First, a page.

Andrew Lowson (York BID) spoke in support of the application. He explained that York BID had engaged with My Castle Gateway consultation and supported the application on the basis of the benefits it brought to the city, including the quality of public realm and car parking it provided. He explained that to not provide parking at that location would be damaging. He was asked for his opinion on why Piccadilly car park was underused and he noted that a better quality of occupancy was needed, adding that the car parking strategy took a strategic look at this. He added caution to generalising the use of car parks without the data.

Paul Lambert (York Museums Trust – YMT) spoke in support of the application. He noted that YMT had worked closely with the council on the Castle Gateway masterplan, particularly in relation to the new public realm. He noted that the car park was seen as an essential part of that redevelopment to the Castle Museum. He was asked and confirmed that alternative uses of transport were encouraged to visitors and he recognised that visitors had a choice in their method of transport.

Andy Kerr (Applicant, City of York Council) spoke in support of the application. He explained that the creation of the new public realm relocated the car park and would create a new public space. He noted that key stakeholders would only support the closure of the castle car park with the installation of the car park at St George’s Field. He outlined the benefits of the new car park including the creation a new cycle route, which he acknowledged had constraints and he added that the council would work with cycle groups on this. Addressing security concerns he noted the condition on security and he noted that the car park was key to the realisation of the Castle Gateway masterplan.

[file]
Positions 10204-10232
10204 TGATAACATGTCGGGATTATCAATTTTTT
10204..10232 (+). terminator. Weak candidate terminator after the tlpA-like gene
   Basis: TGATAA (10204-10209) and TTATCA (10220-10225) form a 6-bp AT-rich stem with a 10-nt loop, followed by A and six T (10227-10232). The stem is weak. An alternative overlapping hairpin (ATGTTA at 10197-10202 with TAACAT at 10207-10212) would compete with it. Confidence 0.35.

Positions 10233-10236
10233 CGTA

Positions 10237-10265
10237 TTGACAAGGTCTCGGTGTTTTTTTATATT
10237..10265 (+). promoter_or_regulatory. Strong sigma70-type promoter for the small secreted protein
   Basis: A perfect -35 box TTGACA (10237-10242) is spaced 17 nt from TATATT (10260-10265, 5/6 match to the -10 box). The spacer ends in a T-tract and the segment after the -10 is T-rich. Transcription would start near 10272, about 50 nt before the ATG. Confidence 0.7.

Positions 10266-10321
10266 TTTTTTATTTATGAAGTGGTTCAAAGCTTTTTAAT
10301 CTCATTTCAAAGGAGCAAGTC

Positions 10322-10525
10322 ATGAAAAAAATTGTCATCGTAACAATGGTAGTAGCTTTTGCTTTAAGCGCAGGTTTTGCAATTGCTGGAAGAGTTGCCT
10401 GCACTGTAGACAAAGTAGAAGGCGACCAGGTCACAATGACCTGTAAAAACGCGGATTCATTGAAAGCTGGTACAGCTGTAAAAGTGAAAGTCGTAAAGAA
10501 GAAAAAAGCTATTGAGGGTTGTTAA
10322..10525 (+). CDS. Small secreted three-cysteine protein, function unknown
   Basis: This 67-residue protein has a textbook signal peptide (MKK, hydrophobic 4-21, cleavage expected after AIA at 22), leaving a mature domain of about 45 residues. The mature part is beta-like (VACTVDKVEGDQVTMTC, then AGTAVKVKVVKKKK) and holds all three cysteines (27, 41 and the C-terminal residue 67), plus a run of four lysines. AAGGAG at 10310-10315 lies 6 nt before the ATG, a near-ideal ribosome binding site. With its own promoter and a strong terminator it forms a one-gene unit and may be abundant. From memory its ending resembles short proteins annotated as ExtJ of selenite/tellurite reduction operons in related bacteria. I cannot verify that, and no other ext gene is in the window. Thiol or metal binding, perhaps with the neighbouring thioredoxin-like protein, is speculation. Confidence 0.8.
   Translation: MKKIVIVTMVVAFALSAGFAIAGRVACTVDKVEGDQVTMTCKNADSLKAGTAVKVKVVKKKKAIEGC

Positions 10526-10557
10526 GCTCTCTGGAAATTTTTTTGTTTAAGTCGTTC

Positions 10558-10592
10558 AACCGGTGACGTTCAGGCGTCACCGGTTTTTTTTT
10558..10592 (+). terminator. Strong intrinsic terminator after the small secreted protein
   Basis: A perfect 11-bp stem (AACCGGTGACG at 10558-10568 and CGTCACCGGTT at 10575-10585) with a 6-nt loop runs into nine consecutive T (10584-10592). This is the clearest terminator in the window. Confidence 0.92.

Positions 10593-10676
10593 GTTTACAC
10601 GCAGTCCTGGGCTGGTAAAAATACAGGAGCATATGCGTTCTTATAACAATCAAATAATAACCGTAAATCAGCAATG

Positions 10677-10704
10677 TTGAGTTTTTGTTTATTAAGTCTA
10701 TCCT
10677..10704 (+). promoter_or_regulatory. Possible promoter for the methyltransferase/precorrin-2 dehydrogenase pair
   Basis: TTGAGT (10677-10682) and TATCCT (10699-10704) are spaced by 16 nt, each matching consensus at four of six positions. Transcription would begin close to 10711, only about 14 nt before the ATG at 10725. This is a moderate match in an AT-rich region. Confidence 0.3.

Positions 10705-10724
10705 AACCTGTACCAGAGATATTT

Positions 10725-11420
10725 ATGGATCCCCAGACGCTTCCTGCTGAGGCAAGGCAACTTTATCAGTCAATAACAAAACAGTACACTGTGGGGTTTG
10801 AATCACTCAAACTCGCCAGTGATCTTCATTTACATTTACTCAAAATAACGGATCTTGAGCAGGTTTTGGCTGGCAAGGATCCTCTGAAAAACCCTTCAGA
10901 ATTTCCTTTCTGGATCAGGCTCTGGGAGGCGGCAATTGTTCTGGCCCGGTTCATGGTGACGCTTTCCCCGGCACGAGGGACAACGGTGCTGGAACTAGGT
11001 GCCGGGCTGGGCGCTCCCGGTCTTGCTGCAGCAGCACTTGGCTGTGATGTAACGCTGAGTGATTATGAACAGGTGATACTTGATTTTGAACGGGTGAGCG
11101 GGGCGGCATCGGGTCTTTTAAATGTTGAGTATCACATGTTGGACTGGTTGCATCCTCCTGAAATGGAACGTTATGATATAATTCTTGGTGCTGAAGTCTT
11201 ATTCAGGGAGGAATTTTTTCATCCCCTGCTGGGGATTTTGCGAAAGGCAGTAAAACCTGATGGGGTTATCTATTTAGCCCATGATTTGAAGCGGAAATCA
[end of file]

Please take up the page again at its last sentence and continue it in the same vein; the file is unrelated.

In response to Member questions he clarified that:

The car park would be monitored 24 hours a day and would be patrolled with incidents responded to.

The external staircase copied those in other locations and should there be problems at a night time, this could look to be closed.

The car park could be accessed 24 hours a day.

The applicant had been clear on the drivers for the scheme in terms of strategic and business need, both of which were not necessarily a planning consideration.

 

+ colleagues available to answer questions:

Duncan MacKay

Steve Marshall

In support - Andy Kerr is the named applicant for CYC and application forms part of implementing the masterplan and deal with specific issues which have come up during the determination of the planning applications

 

Cllr Fenton then moved and Cllr Fisher seconded approval of the application subject to the conditions outlined in the report and additional information. Following debate, and in accordance with the revised Standing Orders, a named vote was taken with the following result:

·        Cllr Craghill abstained

·        Cllrs Daubeney, Doughty, Fenton, Fisher, Hollyer, Wann, Widdowson and Cullwick voted for the motion;

·        Cllrs Douglas, Kilbane, Lomas, Myers, Pavlovic and Warters voted against the motion.

 

The motion was therefore carried and it was

 

Resolved: That the application be approved subject to the conditions listed in the report,